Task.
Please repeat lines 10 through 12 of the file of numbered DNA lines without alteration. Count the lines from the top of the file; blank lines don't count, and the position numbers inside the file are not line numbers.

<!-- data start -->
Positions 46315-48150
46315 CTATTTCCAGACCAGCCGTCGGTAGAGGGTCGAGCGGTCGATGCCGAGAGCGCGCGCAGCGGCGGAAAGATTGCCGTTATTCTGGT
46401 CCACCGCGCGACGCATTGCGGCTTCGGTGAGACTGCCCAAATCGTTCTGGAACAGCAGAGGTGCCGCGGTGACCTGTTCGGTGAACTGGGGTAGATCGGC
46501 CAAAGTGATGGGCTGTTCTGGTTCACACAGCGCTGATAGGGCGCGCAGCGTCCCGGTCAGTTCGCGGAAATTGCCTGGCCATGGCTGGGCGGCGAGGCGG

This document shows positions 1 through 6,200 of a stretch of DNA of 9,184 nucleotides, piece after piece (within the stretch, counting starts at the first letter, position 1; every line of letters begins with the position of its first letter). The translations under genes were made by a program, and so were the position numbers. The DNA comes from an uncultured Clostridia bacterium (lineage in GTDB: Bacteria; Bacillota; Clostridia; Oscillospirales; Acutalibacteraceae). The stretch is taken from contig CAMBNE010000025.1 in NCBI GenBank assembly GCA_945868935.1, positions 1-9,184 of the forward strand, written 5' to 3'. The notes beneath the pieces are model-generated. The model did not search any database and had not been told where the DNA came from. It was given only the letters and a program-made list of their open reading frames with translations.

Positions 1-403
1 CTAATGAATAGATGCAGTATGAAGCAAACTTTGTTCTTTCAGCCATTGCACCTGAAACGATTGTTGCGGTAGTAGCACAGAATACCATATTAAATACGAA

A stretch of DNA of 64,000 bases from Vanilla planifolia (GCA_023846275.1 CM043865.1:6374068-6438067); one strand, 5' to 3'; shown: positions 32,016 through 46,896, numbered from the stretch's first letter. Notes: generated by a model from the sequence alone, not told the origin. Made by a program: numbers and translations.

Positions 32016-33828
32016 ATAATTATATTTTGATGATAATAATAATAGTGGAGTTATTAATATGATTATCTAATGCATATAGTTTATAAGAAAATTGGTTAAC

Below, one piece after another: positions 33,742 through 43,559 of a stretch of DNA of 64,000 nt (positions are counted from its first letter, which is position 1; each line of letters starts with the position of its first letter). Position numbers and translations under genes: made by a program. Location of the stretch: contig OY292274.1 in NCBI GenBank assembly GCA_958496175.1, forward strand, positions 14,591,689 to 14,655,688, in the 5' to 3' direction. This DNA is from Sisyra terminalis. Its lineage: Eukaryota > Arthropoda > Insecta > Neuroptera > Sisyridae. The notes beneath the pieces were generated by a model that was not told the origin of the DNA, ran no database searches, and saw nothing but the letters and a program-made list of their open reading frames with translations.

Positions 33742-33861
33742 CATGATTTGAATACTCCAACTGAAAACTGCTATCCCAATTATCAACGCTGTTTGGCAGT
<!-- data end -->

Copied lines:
32016 ATAATTATATTTTGATGATAATAATAATAGTGGAGTTATTAATATGATTATCTAATGCATATAGTTTATAAGAAAATTGGTTAAC

Below, one piece after another: positions 33,742 through 43,559 of a stretch of DNA of 64,000 nt (positions are counted from its first letter, which is position 1; each line of letters starts with the position of its first letter). Position numbers and translations under genes: made by a program. Location of the stretch: contig OY292274.1 in NCBI GenBank assembly GCA_958496175.1, forward strand, positions 14,591,689 to 14,655,688, in the 5' to 3' direction. This DNA is from Sisyra terminalis. Its lineage: Eukaryota > Arthropoda > Insecta > Neuroptera > Sisyridae. The notes beneath the pieces were generated by a model that was not told the origin of the DNA, ran no database searches, and saw nothing but the letters and a program-made list of their open reading frames with translations.

Positions 33742-33861